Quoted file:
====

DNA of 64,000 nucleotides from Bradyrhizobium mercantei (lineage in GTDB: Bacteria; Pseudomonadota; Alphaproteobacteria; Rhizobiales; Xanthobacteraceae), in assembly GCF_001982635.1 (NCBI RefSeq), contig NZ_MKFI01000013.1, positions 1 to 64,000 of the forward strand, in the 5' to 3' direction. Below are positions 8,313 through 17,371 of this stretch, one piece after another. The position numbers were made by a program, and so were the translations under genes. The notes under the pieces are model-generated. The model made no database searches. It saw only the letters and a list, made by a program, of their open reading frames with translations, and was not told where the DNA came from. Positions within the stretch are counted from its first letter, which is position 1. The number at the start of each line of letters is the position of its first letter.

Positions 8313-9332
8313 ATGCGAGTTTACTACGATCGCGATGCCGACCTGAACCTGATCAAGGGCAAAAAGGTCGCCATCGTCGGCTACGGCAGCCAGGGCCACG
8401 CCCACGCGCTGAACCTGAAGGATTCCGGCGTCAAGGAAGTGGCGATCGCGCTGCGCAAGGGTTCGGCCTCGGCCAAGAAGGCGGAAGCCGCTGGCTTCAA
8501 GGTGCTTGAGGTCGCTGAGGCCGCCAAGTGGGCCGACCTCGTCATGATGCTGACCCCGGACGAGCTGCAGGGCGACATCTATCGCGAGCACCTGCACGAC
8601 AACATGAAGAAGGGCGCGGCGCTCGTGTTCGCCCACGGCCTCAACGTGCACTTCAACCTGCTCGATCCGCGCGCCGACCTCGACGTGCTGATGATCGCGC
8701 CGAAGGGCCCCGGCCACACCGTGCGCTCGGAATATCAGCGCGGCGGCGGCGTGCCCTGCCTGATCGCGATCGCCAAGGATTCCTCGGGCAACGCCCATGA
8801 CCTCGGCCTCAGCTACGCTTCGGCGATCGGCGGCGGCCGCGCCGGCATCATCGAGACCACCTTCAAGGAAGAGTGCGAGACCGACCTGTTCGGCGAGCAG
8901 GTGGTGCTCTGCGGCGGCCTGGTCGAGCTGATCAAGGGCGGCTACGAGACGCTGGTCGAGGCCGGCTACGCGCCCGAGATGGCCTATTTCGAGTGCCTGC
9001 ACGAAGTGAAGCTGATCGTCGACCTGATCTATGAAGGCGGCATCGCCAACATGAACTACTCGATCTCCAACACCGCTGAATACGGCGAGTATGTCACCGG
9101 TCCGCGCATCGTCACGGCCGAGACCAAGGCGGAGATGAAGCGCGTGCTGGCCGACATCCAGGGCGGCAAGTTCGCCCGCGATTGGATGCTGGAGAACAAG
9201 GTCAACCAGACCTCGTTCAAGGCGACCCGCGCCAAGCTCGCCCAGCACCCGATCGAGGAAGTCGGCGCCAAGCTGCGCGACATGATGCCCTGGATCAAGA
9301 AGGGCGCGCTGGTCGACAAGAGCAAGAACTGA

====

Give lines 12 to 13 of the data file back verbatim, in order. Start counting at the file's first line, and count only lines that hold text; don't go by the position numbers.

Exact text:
9201 GTCAACCAGACCTCGTTCAAGGCGACCCGCGCCAAGCTCGCCCAGCACCCGATCGAGGAAGTCGGCGCCAAGCTGCGCGACATGATGCCCTGGATCAAGA
9301 AGGGCGCGCTGGTCGACAAGAGCAAGAACTGA